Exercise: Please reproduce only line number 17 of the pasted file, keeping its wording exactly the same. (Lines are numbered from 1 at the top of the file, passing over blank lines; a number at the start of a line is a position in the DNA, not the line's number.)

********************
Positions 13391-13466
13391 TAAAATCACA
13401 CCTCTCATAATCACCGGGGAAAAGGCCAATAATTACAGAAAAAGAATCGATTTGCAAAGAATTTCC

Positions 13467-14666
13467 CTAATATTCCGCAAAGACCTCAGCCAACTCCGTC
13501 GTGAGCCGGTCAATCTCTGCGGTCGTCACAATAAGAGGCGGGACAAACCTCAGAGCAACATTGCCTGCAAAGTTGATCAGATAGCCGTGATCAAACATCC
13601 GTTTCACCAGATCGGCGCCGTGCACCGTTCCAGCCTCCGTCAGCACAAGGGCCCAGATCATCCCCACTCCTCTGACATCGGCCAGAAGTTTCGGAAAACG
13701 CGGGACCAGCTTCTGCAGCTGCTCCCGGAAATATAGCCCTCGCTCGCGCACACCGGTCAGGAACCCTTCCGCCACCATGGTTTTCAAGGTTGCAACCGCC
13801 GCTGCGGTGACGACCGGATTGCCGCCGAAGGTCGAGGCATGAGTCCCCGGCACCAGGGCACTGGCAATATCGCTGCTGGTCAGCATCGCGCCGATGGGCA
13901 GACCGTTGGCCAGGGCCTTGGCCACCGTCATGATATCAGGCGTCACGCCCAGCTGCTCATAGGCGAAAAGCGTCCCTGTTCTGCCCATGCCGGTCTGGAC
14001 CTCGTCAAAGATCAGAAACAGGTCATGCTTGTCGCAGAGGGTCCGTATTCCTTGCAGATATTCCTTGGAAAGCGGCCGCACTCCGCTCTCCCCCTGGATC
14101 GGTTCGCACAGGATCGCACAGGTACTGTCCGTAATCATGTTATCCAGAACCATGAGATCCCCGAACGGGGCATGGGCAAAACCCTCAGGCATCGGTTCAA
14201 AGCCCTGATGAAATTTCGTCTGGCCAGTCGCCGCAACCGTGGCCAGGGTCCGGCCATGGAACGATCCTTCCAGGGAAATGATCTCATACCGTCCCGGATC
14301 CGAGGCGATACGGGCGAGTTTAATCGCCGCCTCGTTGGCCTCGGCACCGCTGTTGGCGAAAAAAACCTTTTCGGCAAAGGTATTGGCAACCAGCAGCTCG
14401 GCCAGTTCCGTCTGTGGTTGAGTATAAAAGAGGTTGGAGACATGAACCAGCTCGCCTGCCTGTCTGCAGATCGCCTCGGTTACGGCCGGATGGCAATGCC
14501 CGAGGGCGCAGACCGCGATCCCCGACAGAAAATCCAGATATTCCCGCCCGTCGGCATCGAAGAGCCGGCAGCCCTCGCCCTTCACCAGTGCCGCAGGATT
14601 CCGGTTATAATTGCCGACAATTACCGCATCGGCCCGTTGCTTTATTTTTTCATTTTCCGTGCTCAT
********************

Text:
14601 CCGGTTATAATTGCCGACAATTACCGCATCGGCCCGTTGCTTTATTTTTTCATTTTCCGTGCTCAT